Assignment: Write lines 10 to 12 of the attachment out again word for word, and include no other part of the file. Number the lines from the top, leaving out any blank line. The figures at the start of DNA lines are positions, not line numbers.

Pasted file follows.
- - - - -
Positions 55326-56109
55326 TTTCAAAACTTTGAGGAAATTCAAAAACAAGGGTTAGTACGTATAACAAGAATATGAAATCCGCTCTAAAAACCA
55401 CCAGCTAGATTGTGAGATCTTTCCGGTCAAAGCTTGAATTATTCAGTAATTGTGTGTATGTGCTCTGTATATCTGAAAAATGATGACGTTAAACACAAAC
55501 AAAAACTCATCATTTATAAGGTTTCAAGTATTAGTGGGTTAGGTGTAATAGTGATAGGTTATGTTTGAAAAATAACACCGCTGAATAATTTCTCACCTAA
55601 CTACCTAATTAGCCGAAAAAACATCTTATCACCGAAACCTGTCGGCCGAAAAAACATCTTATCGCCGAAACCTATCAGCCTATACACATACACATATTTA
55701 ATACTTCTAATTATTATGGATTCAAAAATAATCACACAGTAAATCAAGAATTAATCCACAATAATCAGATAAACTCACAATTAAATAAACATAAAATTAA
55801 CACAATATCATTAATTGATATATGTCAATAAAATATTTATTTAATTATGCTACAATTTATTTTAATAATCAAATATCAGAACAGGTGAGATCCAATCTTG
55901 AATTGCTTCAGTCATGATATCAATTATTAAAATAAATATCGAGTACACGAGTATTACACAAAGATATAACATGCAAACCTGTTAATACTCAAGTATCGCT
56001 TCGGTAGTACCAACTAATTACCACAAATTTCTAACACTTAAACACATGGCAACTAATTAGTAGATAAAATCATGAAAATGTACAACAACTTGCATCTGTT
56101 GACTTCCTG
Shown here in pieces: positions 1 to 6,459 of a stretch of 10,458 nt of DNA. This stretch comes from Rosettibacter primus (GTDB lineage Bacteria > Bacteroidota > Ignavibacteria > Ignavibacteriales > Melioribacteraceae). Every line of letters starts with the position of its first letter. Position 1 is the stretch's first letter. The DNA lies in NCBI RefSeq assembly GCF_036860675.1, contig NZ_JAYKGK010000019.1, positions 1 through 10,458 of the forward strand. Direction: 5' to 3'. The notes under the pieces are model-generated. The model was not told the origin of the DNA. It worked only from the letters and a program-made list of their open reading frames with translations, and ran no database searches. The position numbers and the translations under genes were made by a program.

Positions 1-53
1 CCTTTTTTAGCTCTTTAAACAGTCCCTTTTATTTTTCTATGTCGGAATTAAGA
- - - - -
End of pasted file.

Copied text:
56101 GACTTCCTG
Shown here in pieces: positions 1 to 6,459 of a stretch of 10,458 nt of DNA. This stretch comes from Rosettibacter primus (GTDB lineage Bacteria > Bacteroidota > Ignavibacteria > Ignavibacteriales > Melioribacteraceae). Every line of letters starts with the position of its first letter. Position 1 is the stretch's first letter. The DNA lies in NCBI RefSeq assembly GCF_036860675.1, contig NZ_JAYKGK010000019.1, positions 1 through 10,458 of the forward strand. Direction: 5' to 3'. The notes under the pieces are model-generated. The model was not told the origin of the DNA. It worked only from the letters and a program-made list of their open reading frames with translations, and ran no database searches. The position numbers and the translations under genes were made by a program.

Positions 1-53